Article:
Many think that Julian Assange is a hero, many think he’s a villain. Personally, I think hero-worship is silly. Many acknowledged heroes have ably demonstrated that they have feet of clay. I won’t, therefore, be lauding Assange & Wikileaks uncritically. Time will tell whether their activities, on balance, have been a good thing.
For the moment though we can make a provisional judgement based on the criticisms made by their enemies. From the dubious rape allegations to the accusations of treason, these criticisms have been the model of hysterical hyperbole. Assange has not even been charged with a crime in Sweden, and police say they only want to question him, yet one commentator on American television has claimed that Michael Moore, who has spoken in Assange’s defence, and put up some of the bail money, is supporting a serial rapist!
Another claim that is persistently made is that, by releasing information in its unedited form, Wikileaks is putting lives at risk. Except it’s not true. I can’t say with certainty that it hasn’t happened, but I can say that information has been edited, and names redacted, while those screaming “treason” have yet to show an example of lives at risk. They merely shout the claim as loudly and often as they can, then use the supposition as “evidence” that Assange needs to be assassinated!
So why this extreme reaction? Here are two examples of the sort of information Wikileaks has made available, and that the Powers That Be would rather not have people know:
In Ireland a commission was set up, in 2006, to look into allegations of child abuse committed by Roman Catholic priests. The present Pope, one Mr Ratzinger, refused to allow Vatican officials to testify; he was even “furious” at attempts to question them in Rome. If only he’d thought to vent that fury at the actual child abusers, and those who helped cover up for them, rather than the embarrassment that talking about it has caused him.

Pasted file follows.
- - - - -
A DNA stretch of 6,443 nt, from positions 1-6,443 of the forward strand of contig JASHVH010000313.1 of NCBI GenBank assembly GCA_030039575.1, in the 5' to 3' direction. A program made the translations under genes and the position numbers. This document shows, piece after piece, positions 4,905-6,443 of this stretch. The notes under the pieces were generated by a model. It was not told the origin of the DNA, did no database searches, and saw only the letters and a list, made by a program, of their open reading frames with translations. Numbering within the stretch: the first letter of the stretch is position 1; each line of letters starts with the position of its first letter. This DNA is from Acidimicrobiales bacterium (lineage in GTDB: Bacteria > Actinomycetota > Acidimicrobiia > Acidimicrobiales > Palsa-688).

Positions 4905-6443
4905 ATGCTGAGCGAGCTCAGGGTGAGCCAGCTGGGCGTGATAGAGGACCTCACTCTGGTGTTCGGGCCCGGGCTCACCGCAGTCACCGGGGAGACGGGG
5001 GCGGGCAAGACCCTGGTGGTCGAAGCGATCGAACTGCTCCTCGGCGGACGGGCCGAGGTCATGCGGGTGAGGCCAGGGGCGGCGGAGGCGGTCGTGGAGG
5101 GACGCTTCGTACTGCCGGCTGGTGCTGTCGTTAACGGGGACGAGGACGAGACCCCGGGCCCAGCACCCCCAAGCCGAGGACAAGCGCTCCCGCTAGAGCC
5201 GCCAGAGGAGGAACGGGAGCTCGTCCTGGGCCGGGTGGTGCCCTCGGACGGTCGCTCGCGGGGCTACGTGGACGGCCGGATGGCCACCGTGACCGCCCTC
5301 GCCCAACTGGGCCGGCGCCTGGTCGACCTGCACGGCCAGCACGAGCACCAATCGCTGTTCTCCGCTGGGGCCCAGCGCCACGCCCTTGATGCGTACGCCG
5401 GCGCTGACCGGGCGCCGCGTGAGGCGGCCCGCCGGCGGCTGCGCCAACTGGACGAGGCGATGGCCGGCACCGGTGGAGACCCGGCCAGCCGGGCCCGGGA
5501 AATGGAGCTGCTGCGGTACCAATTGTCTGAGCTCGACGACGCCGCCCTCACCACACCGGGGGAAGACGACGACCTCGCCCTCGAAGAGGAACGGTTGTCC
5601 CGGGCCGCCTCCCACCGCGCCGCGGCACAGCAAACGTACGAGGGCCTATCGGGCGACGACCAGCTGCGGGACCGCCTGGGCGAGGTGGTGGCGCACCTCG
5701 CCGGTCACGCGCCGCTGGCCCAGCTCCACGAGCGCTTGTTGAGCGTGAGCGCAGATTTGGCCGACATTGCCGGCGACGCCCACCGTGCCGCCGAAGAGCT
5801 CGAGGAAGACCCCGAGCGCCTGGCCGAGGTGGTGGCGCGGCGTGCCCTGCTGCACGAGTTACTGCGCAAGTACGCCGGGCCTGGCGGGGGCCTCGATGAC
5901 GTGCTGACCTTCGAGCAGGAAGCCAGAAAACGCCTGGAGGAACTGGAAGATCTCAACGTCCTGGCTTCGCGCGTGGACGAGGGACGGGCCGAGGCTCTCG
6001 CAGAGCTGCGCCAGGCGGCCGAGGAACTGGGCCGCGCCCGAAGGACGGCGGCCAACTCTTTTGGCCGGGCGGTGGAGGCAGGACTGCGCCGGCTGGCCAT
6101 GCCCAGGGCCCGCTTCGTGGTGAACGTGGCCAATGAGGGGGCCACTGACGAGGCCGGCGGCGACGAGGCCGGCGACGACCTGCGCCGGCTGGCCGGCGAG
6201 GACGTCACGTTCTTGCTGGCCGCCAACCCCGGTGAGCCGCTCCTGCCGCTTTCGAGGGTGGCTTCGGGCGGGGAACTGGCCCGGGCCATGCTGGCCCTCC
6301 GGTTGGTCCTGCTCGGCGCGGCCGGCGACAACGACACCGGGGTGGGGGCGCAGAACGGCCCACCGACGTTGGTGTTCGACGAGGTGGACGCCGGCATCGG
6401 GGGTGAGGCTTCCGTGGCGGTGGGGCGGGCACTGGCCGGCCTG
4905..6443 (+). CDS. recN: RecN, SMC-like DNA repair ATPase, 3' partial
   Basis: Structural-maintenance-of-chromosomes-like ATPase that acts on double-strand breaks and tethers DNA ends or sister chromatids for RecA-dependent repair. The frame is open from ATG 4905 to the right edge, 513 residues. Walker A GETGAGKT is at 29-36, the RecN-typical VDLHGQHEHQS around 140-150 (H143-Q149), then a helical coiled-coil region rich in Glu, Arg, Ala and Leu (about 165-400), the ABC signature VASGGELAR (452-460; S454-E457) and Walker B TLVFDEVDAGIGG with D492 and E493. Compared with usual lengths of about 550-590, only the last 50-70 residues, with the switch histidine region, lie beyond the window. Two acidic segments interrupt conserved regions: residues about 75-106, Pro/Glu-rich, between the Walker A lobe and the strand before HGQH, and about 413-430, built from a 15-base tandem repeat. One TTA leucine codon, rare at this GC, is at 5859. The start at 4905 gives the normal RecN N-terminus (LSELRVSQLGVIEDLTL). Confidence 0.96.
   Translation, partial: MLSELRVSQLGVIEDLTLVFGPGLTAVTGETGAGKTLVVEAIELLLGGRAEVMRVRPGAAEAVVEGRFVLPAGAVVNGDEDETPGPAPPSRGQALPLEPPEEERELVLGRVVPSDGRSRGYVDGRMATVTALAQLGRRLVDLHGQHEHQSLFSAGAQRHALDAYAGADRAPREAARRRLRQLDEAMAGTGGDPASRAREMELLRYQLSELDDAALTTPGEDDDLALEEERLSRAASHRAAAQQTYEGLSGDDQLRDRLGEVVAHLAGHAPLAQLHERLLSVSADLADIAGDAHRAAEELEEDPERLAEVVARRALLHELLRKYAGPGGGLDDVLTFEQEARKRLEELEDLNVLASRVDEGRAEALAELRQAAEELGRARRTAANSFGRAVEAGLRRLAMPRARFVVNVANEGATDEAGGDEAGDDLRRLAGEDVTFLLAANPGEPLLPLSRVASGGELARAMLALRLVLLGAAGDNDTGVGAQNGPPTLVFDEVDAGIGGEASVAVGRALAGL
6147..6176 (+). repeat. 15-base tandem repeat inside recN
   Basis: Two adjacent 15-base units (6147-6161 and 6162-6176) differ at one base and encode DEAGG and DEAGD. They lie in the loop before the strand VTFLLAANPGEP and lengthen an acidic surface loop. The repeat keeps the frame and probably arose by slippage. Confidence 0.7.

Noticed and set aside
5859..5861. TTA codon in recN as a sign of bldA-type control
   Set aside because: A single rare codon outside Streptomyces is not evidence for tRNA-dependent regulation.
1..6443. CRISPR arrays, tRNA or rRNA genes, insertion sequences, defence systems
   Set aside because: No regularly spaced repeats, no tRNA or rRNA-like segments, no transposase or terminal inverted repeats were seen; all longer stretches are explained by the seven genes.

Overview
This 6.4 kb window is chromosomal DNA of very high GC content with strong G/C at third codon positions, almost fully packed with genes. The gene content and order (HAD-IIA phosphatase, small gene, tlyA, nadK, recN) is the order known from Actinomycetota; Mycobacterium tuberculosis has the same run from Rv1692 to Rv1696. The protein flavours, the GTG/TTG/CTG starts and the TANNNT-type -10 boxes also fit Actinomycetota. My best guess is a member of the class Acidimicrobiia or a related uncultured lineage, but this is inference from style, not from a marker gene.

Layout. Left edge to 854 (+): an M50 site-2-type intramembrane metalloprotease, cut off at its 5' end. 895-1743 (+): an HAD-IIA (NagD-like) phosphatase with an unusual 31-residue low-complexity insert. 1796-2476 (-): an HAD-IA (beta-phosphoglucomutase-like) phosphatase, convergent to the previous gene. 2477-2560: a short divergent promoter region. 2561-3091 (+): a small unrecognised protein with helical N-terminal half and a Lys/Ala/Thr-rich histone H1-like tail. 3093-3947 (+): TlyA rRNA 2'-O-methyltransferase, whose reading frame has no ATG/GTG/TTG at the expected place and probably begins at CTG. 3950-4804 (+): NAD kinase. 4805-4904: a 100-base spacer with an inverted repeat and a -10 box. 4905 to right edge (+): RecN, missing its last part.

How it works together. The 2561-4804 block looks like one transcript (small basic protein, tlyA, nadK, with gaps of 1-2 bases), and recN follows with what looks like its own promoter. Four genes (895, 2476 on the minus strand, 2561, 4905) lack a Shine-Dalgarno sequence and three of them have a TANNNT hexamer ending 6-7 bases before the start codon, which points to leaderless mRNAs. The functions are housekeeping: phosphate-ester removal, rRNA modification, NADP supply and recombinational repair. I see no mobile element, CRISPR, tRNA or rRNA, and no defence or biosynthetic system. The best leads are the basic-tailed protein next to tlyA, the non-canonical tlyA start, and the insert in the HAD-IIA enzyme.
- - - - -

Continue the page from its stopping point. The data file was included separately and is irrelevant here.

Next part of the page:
The USA’s fondness for the rule of law has been brought into question in another leak. Secretary of State Hillary Clinton directed America’s envoys around the world to gather information about other diplomats and dignitaries. Nothing sinister about that, until you realise that the information demanded included credit card details, even the P.I.N., which nobody has a right to know. Even trying to find out someone’s Personal Identification Number is a criminal act, unless you already have a reasonable suspicion of wrongdoing and obtain a warrant. I’d like to see the warrant that allowed access to the bank details of U.N. Secretary General Ban Ki-moon, one of the people specifically targeted by Clinton.
There was a time when politicians and leaders put some effort into claiming that they acted in the public interest, but these days such claims, though still made, are half-hearted. They probably know people won’t just take their word anymore, because they or their predecessors have been caught out so often before. As information technology improves the situation will, from their perspective, deteriorate. The Iranian post-election furore involving Twitter, much lauded in the West, is not substantially different from the activities of Wikileaks.
Nor are the cries for the assassination of Julian Assange notably different from the calls for a fatwa by an authoritarian Muslim cleric.
Whether Assange is a hero or a villain, his opponents haven’t exactly covered themselves in glory.